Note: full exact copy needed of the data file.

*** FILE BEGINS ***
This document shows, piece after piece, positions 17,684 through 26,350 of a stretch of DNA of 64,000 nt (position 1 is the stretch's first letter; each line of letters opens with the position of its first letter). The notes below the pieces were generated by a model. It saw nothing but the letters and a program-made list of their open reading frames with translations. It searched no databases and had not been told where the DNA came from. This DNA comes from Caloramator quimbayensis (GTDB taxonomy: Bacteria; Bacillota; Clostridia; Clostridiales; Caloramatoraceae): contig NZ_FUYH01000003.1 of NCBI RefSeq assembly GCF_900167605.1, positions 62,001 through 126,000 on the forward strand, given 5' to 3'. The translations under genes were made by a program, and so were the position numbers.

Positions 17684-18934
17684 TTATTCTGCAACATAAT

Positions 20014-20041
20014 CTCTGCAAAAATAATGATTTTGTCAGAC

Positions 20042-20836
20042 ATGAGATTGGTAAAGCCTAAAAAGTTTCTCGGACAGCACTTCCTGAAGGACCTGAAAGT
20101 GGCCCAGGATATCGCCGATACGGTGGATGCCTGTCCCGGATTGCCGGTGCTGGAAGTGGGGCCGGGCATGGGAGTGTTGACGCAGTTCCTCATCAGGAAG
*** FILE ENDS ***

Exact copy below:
This document shows, piece after piece, positions 17,684 through 26,350 of a stretch of DNA of 64,000 nt (position 1 is the stretch's first letter; each line of letters opens with the position of its first letter). The notes below the pieces were generated by a model. It saw nothing but the letters and a program-made list of their open reading frames with translations. It searched no databases and had not been told where the DNA came from. This DNA comes from Caloramator quimbayensis (GTDB taxonomy: Bacteria; Bacillota; Clostridia; Clostridiales; Caloramatoraceae): contig NZ_FUYH01000003.1 of NCBI RefSeq assembly GCF_900167605.1, positions 62,001 through 126,000 on the forward strand, given 5' to 3'. The translations under genes were made by a program, and so were the position numbers.

Positions 17684-18934
17684 TTATTCTGCAACATAAT

Positions 20014-20041
20014 CTCTGCAAAAATAATGATTTTGTCAGAC

Positions 20042-20836
20042 ATGAGATTGGTAAAGCCTAAAAAGTTTCTCGGACAGCACTTCCTGAAGGACCTGAAAGT
20101 GGCCCAGGATATCGCCGATACGGTGGATGCCTGTCCCGGATTGCCGGTGCTGGAAGTGGGGCCGGGCATGGGAGTGTTGACGCAGTTCCTCATCAGGAAG